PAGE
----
Sarcasm is defined as a form of figurative language, which often presents a sharp, bitter, or cutting expression or remark. Consider the following examples:
Sarcasm detection has received considerable attention in the NLP community in recent years (Joshi, 2016). Computational approaches for sarcasm detection have modeled either the utterance in isolation or together with contextual information such as conversation context, author context, visual context, or cognitive features. This current shared task aims to study the role of conversation context for sarcasm detection (Ghosh et al., 2018).
We will be using two different datasets: Twitter conversations and conversation threads from Reddit. For both datasets, we will provide the immediate context (i.e., only the previous dialogue turn) as well as the full dialogue thread, when available. The goal is to understand how much conversation context is needed or helpful for sarcasm detection.
The computational models proposed by Ghosh et al. (2018), already released as open-source, will be used as a baseline. Sarcasm data is collected from Twitter using the standard hashtags of #sarcasm and #sarcastic. The Reddit data for training will be a subset of the datasets introduced by Khodak et al. (2017).
Training and test data have been released. Please check the corresponding GitHub links.
As mentioned, there will be two datasets available for this shared task. You can elect to participate in the shared task using one or/and two of the datasets.
For both the Twitter dataset and Reddit dataset we will provide training and test utterances, thus, you do not have to use APIs to download data. We also provide a baseline classification model for prediction. The metric for comparison will the F-measure.
Training phase: Data is released for developing and training your sarcasm detection software. You could do cross-validation on the training data, or partition the training data further to have a held-out set for preliminary evaluations, and/or set apart a subset data for development/tuning of hyper-parameters. However the released data is used, the goal is to have N final systems (or versions of a system) ready for test when the test data is released.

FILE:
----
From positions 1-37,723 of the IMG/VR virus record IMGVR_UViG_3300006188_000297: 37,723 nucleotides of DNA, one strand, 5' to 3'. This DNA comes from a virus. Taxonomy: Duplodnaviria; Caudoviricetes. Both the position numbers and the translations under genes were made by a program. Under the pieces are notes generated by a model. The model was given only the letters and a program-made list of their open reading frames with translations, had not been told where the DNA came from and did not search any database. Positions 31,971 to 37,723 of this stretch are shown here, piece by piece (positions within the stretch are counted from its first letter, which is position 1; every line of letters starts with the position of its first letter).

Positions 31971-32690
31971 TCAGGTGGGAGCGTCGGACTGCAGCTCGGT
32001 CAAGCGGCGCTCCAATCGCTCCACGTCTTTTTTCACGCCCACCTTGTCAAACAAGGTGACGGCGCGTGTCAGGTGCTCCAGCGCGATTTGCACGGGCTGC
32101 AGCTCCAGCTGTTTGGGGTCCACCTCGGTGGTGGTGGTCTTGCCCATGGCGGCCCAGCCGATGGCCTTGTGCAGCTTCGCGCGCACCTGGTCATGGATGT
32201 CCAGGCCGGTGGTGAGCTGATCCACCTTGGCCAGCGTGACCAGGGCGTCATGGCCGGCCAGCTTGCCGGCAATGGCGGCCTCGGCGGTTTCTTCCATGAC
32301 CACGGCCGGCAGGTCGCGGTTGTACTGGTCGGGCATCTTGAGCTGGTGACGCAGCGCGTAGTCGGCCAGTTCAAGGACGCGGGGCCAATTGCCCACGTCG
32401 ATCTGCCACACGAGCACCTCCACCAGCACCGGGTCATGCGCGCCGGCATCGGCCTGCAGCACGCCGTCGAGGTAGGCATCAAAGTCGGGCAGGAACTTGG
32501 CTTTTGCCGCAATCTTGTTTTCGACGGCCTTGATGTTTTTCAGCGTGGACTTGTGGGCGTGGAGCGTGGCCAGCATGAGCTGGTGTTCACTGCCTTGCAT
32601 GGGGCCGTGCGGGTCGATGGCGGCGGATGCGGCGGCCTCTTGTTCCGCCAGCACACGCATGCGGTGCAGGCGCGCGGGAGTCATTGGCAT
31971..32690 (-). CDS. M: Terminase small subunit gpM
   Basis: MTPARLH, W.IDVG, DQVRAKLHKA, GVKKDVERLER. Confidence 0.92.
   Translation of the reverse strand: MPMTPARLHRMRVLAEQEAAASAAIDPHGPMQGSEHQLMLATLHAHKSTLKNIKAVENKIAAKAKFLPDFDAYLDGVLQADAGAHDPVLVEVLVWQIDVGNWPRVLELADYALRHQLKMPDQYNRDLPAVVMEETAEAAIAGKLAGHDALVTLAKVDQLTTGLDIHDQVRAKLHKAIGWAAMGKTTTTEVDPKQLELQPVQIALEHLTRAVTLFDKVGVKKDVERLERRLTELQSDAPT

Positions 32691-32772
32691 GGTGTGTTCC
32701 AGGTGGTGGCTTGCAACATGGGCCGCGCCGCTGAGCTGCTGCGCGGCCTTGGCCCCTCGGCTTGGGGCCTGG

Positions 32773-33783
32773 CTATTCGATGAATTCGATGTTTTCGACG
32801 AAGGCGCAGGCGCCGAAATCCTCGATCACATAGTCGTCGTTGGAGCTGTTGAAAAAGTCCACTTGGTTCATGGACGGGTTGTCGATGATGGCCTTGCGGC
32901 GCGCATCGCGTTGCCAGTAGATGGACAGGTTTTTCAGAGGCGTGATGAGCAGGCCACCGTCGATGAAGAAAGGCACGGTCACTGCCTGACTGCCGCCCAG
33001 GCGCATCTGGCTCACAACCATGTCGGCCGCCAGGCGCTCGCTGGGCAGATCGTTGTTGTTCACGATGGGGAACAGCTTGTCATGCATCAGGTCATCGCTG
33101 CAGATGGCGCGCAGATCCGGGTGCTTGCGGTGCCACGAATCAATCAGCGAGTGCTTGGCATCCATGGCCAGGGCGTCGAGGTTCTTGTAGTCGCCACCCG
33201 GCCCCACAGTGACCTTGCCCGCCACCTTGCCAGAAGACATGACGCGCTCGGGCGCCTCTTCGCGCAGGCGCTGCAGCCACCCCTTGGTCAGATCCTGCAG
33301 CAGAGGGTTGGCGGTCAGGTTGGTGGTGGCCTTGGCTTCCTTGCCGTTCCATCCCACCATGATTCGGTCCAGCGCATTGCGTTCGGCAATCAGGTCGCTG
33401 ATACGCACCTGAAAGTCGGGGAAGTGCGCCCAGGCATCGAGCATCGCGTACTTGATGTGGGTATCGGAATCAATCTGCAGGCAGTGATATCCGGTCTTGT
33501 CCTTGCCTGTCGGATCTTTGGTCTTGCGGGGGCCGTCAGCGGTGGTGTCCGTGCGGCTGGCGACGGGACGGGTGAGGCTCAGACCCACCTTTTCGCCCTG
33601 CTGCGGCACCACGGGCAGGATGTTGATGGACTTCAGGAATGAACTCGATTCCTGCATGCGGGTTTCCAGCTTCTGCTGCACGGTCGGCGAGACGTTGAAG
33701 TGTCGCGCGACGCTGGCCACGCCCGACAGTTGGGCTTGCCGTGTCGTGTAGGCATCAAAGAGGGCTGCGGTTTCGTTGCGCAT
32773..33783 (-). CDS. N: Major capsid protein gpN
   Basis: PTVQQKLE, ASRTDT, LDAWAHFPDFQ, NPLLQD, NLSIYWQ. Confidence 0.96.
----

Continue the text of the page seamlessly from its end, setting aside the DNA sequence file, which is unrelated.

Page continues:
Testing phase: Test instances are released. Each team generates predictions for the test instances, for up to N models. The submitted predictions are evaluated (by us) against the true labels. Submissions will be anonymized -- only the highest score of all submitted systems per day will be displayed. The metric will be F-measure with Precision and Recall also available via the detailed results link.
NOTE: If you submit the predictions for the Twitter test set please note that the submission must be named "answer.txt" and compressed into "twitter_answer.zip" for the evaluation to work. Likewise, if you submit the predictions for Reddit, the submission must be similarly named "answer.txt" and compressed into "reddit_answer.zip" file.
We plan to have N=12 (up to 12 submissions per team) — this way, a number of versions of your system can be evaluated, without overwhelming the competition. You can try as many submissions as are allowed by CodaLab (1000), but only the last 12 submissions will be valid for comparative evaluation purposes with other systems participating in the shared task. For generating a task summary paper, we require that each submission provide the mandatory team name/individual, method name and method description. Specifically, please include any 3rd party datasets you train your system on (if any) in the method description textbox.
Regarding 3rd party datasets: we are allowing participants to use standard datasets that have been used in sarcasm detection research in recent years. For instance, for Twitter, you can use Riloff et al. (2013), Ptacek et al. (2014), and so on. For discussion forum type of data, feel free to look at the Internet Argument Corpus datasets (e.g., Oraby et al. 2017). However, “please” include the information whether you have used any particular dataset and the impact of it in your system performance.
For more detailed information regarding the submission of your results please see this.
By submitting results to this competition, you consent to the public release of your scores at the Figurative Language Processing-2020 workshop and in the associated proceedings, at the task organizers' discretion. Scores may include but are not limited to, automatic and manual quantitative judgments, qualitative judgments, and such other metrics as the task organizers see fit. You accept that the ultimate decision of metric choice and score value is that of the task organizers.
You further agree that the task organizers are under no obligation to release scores and that scores may be withheld if it is the task organizers' judgment that the submission was incomplete, erroneous, deceptive, or violated the letter or spirit of the competition's rules. The inclusion of a submission's scores is not an endorsement of a team or individual's submission, system, or science.
You further agree that your system may be named according to the team name provided at the time of submission, or to a suitable shorthand as determined by the task organizers.
Training and testing data will be made available and persist on GitHub after the competition to encourage research in metaphor detection. You agree not to redistribute these data except in the manner prescribed by its license.
Start: Jan. 19, 2020, midnight
Start: Jan. 19, 2020, midnight
April 11, 2020, 11:59 p.m.
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